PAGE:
Composite vs. Wood Windows

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Composite vs. Wood Windows

If you are considering composite vs. wood windows, here are four areas to compare and contrast these two very different window materials in order to better understand the pros and cons of each. Composite windows are a bit of a mixed bag due to the variety of material mixes that manufacturers use. See how they stack up in terms of strength, aesthetics, energy efficiency, as well as cost and value.

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From a durability standpoint, composites might get the nod, especially on top end models such as the Okna Starmark. However, at the lower price points, a well made wood clad will offer plenty of durability and strength.


Composite windows are generally speaking nice looking, again especially the better made models. The same could probably be said for wood window, but typically wood windows are going to be much nicer looking than composite windows. Andersen makes a 100 Series that is quite nice looking and comes in lots of interior and exterior options. Three of the nicest looking wood windows include the Marvin Ultimate Series, Kolbe and Loewen wood windows.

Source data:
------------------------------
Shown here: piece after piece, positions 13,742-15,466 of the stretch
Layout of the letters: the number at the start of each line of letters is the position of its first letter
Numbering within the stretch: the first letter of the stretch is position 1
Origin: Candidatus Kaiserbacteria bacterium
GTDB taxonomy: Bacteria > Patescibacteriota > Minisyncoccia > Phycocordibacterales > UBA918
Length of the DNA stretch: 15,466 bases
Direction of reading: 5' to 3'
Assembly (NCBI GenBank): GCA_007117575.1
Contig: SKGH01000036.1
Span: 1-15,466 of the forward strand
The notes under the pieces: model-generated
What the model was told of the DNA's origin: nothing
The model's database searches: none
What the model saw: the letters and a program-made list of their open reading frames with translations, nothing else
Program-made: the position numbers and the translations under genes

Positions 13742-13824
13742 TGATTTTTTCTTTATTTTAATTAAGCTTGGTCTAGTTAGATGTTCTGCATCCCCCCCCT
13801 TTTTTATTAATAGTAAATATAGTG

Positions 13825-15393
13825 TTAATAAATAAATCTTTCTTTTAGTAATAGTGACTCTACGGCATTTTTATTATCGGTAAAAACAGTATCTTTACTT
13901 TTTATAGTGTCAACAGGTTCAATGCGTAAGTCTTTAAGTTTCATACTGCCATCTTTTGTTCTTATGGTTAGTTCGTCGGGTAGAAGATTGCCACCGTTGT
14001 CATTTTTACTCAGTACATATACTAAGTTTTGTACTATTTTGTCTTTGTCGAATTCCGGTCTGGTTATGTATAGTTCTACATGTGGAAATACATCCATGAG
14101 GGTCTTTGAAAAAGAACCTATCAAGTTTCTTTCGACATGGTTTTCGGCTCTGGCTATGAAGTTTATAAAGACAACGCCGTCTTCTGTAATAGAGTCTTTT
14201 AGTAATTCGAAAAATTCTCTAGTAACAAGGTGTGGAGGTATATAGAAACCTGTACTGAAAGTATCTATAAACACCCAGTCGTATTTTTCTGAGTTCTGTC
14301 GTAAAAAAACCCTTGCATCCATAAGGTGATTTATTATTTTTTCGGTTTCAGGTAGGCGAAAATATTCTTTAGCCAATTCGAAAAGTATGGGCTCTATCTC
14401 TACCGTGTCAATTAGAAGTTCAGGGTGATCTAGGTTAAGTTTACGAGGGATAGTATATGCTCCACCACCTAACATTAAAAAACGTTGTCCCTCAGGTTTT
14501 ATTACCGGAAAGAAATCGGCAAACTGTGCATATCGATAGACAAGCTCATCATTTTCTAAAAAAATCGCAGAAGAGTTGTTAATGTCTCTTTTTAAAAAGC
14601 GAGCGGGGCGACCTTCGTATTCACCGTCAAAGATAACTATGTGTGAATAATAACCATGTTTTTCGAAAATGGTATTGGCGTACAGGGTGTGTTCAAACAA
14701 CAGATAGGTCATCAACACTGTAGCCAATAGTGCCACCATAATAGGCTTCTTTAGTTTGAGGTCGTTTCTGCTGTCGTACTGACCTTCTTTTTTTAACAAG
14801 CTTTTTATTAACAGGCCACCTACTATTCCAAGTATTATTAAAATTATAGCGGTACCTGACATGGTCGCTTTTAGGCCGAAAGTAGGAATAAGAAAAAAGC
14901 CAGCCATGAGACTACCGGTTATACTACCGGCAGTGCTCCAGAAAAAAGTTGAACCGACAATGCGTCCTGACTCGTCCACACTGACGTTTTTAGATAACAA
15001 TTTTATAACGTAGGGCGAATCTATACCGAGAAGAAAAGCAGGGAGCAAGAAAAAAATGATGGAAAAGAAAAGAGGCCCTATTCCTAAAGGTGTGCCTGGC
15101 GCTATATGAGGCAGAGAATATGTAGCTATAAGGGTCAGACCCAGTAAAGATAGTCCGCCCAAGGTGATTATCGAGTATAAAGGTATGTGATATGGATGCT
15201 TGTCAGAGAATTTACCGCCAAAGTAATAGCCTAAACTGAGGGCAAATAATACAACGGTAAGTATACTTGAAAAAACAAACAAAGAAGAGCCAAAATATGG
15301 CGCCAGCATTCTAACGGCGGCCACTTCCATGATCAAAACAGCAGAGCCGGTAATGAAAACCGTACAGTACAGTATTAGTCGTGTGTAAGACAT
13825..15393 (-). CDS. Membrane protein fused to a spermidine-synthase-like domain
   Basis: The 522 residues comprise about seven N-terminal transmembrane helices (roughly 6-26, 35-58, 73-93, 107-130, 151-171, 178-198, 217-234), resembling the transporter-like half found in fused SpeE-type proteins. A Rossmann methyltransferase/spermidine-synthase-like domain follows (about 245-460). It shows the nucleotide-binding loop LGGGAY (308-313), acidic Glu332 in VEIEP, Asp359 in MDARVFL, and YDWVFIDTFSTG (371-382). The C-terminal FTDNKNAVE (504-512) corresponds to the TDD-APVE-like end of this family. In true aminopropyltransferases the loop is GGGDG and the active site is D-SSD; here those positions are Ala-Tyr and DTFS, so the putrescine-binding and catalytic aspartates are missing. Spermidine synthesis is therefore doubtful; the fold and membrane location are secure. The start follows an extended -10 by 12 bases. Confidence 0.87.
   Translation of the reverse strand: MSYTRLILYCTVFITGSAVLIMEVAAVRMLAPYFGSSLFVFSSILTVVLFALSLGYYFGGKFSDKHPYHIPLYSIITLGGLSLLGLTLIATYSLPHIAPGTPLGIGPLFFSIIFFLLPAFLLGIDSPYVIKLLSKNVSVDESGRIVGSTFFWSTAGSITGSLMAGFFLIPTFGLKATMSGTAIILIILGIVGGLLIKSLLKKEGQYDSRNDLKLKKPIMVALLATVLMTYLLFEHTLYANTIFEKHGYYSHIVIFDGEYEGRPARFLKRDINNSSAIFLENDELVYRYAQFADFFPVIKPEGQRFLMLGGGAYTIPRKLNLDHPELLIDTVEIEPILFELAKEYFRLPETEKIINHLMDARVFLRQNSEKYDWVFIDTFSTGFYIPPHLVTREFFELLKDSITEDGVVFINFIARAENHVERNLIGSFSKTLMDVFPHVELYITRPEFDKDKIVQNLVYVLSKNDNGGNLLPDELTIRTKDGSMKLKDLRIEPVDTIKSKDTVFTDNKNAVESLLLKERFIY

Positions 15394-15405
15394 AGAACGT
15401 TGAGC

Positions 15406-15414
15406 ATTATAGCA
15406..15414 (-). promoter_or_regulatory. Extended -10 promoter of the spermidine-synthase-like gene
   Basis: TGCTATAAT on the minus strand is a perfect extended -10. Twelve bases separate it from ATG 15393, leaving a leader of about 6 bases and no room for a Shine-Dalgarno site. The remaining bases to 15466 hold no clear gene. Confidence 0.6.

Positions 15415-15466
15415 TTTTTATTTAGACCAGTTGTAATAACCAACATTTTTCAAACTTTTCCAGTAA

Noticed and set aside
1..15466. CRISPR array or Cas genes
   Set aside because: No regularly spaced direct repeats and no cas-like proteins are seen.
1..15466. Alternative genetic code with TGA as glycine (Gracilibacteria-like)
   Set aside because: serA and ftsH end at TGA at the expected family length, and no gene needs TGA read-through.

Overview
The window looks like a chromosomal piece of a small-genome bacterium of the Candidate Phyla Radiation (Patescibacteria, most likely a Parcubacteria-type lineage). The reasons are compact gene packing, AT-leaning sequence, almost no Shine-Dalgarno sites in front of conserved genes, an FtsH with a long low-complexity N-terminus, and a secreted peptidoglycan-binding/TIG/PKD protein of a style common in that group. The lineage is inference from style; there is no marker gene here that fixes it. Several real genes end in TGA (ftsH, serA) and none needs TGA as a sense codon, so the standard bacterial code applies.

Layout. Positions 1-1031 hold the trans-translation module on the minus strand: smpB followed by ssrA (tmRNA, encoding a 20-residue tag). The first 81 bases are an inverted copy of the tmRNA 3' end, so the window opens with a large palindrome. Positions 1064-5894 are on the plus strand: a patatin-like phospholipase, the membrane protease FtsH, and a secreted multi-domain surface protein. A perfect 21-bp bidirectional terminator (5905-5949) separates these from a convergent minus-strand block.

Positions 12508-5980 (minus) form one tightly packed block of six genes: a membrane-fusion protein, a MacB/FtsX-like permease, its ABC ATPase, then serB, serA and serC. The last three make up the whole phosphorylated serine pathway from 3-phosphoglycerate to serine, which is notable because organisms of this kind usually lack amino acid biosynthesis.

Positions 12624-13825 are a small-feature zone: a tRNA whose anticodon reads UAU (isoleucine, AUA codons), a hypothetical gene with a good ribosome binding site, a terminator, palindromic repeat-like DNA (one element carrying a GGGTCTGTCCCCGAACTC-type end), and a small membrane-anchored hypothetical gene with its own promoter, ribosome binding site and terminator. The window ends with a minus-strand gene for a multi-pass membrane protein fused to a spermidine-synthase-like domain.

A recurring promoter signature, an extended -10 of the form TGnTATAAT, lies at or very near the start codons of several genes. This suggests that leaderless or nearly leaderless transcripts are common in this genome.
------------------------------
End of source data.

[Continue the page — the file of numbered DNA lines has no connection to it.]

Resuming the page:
Energy Efficiency

Well made composite windows should offer comparable to slightly better energy efficiency numbers than wood clad. Over time, entry level to mid range wood windows can become much less effient, especially if exposure to the outside elements affects the design of the frame. Most well made wood windows use an aluminum or fiberglass cladding on the outside, which protects the window from the outside elements, while still providing the beauty of real wood for the homeowner.

Costs & Value

Both composites and wood clad windows can be expensive, but wood windows always top the list in terms of price. High end Pella windows can run $1400 per window installed with glass and other upgrades. The most expensive composite window is the Renewal By Andersen, which is a fibrex composite made by Andersen and sold through these franchises. Don't be surprised if the per window installed cost is $1200 + for an RBA window.

Bottom Line

The bottom line on composites is that there is no consensus, the material, cost and quality varies too much from manufacturer to manufacturer (see our best composite windows page to see the brands and models that we like and get a price range for each one). Wood windows are more of a known quantity - expensive and beautiful, they are a luxury that require some maintenance, but are truly a stunning addition to any home.

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